"Q. While he was writing that deed, did you have any discussion with him about the front footage?
"A. He got to where the front footage was called for and he said a hundred feet and I said, wait a minute, Eph, isn't a hundred feet there and he said, I will put in here more or less, and he thought there was a hundred feet in there and I thought it lacked a little.
`Q. At that time, did he advise you what the effect of putting more or less in there would be?
"A. He said, I can put more or less in there and that would answer the purpose.
"Q. Did you sign that deed under the idea and under the advice and did you believe that advice, that it was all right?
"Mr. Roberts: Objected to for the same reason.
"(Sustained defendant excepts, Jas. E. Covington, D.C. M.)
"(Sustained defendant excepts, Newman, Chancellor.)
"A. I thought it was all right."
This is the whole of what he said to show he acted under a mistake in executing the deed. Treated as competent, this evidence, we think, fails to establish any mistake. He was under no mistake as to the terms of the deed or the "foot frontage." He knew it was less than 100 feet to the old fence, and he knew this call in the deed for 100 feet would go beyond the fence. While he does say Harwood said it "would answer the purpose" to put "more or less" in this call, he nowhere says he thought this had been done when he signed the deed. He could read and write, was a man of intelligence, education, and business experience. He does not claim that Harwood misread the deed to him, or that he misread it himself. He offers no explanation for signing the deed without the change which he says Harwood suggested to prevent the call from going beyond the fence. He was asked, "Did you sign that deed under the idea and under the advice and did you believe that advice, that it was all right?;" and he answered, "I thought it was all right." What does this mean? That he thought the deed had been changed to "answer the purpose?" Or that he thought it was all right as drawn? This is too doubtful, vague and unsatisfactory to move a court of equity to reform a solemn written instrument. In Battle et al. v. Claiborne, supra, the Court, quoting from an earlier case, said:
"`If the proofs are doubtful and unsatisfactory, and the mistake is not made entirely plain, equity will withhold relief, upon the ground that the written paper ought to be treated as a full and correct expression of the intent, until the contrary is established beyond reasonable controversy.' Talley v. Courtney, 48 Tenn. (1 Heisk.), 715." [ 133 Tenn. 286, 180 S.W. 587.]
The evidence wholly fails to establish a mistake. At most it merely leaves it doubtful whether Clements signed the deed through inattention or acquiescence in it as drawn. In neither case would he, or his privy, be entitled to reformation. Inattention, as distinguished from mistake, is no ground for reformation. Jones v. Jones, 150 Tenn. 554, 595, 266 S.W. 110, 121. Nor will reformation be decreed where the written instrument is drawn exactly as it was intended. Webster v. Stark, 78 Tenn. (10 Lea), 406; Pittsburg Lumber Co. v. Shell, 136 Tenn. 466, 189 S.W. 879; Walker v. Walker, 2 Tenn. App. 279, 288, 289; Nashville Trust Co. v. Winters, 23 Tenn. App. 262, 266, 267, 130 S.W.2d 152, 155.
Mrs. Johnson's pleas of the statutes of limitation are unsupported. Complainant Creech went into possession of his lot under his deed in November 1922, and kept possession of all the land except the part he conveyed to Myrick on November 21, 1924; and after that Myrick held possession under his deed. Their respective possessions extended to the limits of the boundaries described in their deeds. Kittel v. Steger, 121 Tenn. 400, 117 S.W. 500. Clements seems to have used part of the strip in dispute for a while as a driveway, but there is no evidence that he ever gave either of complainants any intimation that he was claiming adversely to them. Thus complainants held possession of this strip until Mrs. Johnson took possession by enclosing it in 1929 or 1930, only two or three years before this suit was brought.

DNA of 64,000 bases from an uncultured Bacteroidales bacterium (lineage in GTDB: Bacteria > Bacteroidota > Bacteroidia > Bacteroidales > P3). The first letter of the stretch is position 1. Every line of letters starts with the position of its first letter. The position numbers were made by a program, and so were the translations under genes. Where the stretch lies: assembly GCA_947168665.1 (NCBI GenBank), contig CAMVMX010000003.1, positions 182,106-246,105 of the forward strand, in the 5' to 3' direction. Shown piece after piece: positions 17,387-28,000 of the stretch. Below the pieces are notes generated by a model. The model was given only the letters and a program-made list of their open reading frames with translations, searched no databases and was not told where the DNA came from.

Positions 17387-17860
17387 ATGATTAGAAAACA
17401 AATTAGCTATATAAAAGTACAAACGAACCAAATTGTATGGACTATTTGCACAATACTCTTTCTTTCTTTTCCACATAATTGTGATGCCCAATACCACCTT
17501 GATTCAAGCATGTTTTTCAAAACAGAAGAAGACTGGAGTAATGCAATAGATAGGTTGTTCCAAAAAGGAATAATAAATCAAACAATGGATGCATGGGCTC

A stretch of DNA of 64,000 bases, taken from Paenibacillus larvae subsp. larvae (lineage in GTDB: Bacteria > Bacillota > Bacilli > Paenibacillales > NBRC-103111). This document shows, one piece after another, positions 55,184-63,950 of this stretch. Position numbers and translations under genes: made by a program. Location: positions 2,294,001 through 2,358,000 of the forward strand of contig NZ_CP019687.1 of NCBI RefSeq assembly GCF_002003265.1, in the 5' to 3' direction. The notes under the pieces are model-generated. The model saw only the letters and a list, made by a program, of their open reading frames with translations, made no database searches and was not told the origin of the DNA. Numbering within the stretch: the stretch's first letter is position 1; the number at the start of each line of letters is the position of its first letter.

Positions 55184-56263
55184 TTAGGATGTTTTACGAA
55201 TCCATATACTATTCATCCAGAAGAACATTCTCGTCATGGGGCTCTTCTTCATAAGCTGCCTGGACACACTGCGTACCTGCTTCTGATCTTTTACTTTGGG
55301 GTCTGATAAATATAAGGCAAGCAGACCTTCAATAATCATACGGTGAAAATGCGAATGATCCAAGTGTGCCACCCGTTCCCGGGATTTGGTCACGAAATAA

The other matters complained of by appellant are immaterial. If the reference to the master was improper, the only consequence of this would be that the Chancellor's concurrence with the master's report would not be binding upon us as a concurrent finding of fact. Ingram v. Stein, 23 Tenn. App. 105, 126 S.W.2d 891. We have not so considered it, but have reached our conclusions above stated upon a review of all the evidence, including that which was excluded. The evidence excluded was properly excluded because it tended to prove not a mistake in making the deed, but a prior oral understanding to modify its terms. Goode v. Riley, 153 Mass. 585, 587, 28 N.E. 228; Teague v. Sowder, 121 Tenn. 132, 149, 150, 114 S.W.2d 584; Searcy v. Brandon, 167 Tenn. 218, 68 S.W.2d 112.
All the assignments of error are overruled and the decree of the Chancellor is affirmed. Mrs. Johnson and the surety on her appeal bond will pay the costs of the appeal.
Crownover, P.J., and Howell, J., concur.
On Petition for a Rehearing.
Mrs. Johnson petitions for a rehearing upon our decision denying her defenses of mutual mistake and the statutes of limitation. In support of the petition learned counsel makes an able, earnest, and lengthy argument; but it is only a reargument of matters of law and fact already thoroughly argued by counsel and considered and determined by us. It points out no matter overlooked, but only reargues the things which counsel says were improperly decided by us. "The office of a petition to rehear is to call the attention of the court to matters overlooked, not to those things which the counsel supposes were improperly decided after full consideration." Louisville N. Railroad Co. v. United States Fidelity Guaranty Co., 125 Tenn. 658, 691, 148 S.W. 671, 680. A petition for a rehearing which points out no material matter of law or fact overlooked, but merely reargues matters already considered and determined, should be denied. Badger v. Boyd, 16 Tenn. App. 629, 645, 65 S.W.2d 601; see 167 Tenn. 703; Melody v. Hamblin, 21 Tenn. App. 687, 705, 115 S.W.2d 237, 248; Fortune v. McGinn et al., 24 Tenn. App. 36, 139 S.W.2d 256.
The petition is denied at petitioner's cost.
Crownover, P.J., and Howell, J., concur.